the devaluation of a once proud oath
By Michel W. Drapeau and Joshua M. Juneau
A Canadian Forces Commissioning Scroll, which bears the name of our Monarch, is a formal document appointing a person as an Officer of the Canadian Armed Forces. Featuring the Royal Arms of Canada and bearing at the head the signature of the Governor General, who is the Canada’s Commander-in-Chief, the commission scroll also carries the signature of the Minister of National Defence at the foot.
Pursuant to section 20(1) of the National Defence Act, “a commission is granted to officers by Her Majesty during pleasure”. Upon receipt of such a commission, an officer places himself or herself at the disposal of the Crown. Two English court cases: Vertue v. Lord Clive (1769), 4 Burr 2472 by Lord Mansfield and R. V. Cuming (1887) 19 .Q.B.D. 13) make it clear also that an officer cannot resign his commission without leave. He is, however, liable to be discharged at pleasure.
Using expressions that date back at least 200 years, plain reading of the Scroll itself conveys its gravitas, potesta and dignitas connoting a certain substance and prestige to its holder. The scroll is a covenant to the Crown, in recognition of the “especial Trust and Confidence in [the holder’s] Loyalty, Courage and good conduct.” Strong and inspiring words laden with ideals, virtues, standards and obligations expected of a commissioned officer, to wit:
“You are therefore carefully and diligently to discharge your Duty as such in the rank of [second-lieutenant, lieutenant or captain, as appropriate] or in such other rank as We may promote or appoint you from time to time hereafter …”
“We do hereby Command [inferior Officers and Men] to obey you as their superior Officer.”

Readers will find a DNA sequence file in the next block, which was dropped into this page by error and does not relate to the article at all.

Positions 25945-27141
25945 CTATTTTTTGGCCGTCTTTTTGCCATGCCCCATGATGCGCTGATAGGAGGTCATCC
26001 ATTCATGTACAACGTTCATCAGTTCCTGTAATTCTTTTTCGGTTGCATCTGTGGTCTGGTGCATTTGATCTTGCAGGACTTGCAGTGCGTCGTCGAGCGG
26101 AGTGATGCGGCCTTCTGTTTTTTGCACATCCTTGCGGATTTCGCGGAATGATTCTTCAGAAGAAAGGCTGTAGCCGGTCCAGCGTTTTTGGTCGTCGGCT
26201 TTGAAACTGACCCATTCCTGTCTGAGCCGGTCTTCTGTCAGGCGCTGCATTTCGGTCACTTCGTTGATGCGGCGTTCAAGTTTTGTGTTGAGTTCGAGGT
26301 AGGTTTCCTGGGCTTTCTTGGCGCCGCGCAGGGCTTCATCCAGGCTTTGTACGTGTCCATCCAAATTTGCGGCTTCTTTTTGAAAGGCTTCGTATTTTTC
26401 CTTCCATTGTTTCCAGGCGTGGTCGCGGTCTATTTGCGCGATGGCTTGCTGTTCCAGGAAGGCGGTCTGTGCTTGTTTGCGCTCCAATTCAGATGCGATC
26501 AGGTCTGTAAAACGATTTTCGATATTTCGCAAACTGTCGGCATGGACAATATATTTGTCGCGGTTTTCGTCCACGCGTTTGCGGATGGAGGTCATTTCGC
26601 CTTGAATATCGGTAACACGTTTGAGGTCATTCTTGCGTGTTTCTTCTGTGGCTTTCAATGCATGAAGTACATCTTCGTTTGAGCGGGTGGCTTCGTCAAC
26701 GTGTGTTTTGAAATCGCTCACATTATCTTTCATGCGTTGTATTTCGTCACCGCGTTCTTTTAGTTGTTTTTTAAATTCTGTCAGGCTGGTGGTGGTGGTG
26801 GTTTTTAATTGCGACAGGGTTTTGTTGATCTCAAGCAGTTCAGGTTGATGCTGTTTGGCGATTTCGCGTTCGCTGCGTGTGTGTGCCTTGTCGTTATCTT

Traditionally, only Her Majesty (or her representative) could revoke that which had been given by her. If a Commissioned Officer in the military no longer wished to serve as such, the only option available to that person was to seek release from the Canadian Forces. This makes sense because, as discussed above, once a commissioned officer, always a commissioned officer. In fact, the word “decommission” doesn’t even appear in the National Defence Act, suggesting that it was not even in legislative psyche when the law was originally drafted.
Since 2010, however, a new (silent but rather frequent) trend has evolved, at least in the Canadian Forces. If an officer wishes, or is otherwise persuaded by his seniors (particularly during the basic training phases) to consider decommission, they may do so ‘voluntarily’ so as to assume a non-commissioned rank and transfer to a given trade. Moreover, under certain circumstances, a commissioned officer may also be forced to decommission through a Compulsory Occupational Reassignment (COR).
What is unexpected, if not alarming, is the current frequency of these decommissioning procedures. According to records obtained from National Defence Headquarters under the access to information legislation, in 2011-2012, there were 421 COR’s. Of these 143 were done on request of the commissioner member, leaving an astounding 278 that were perhaps imposed by the chain of command.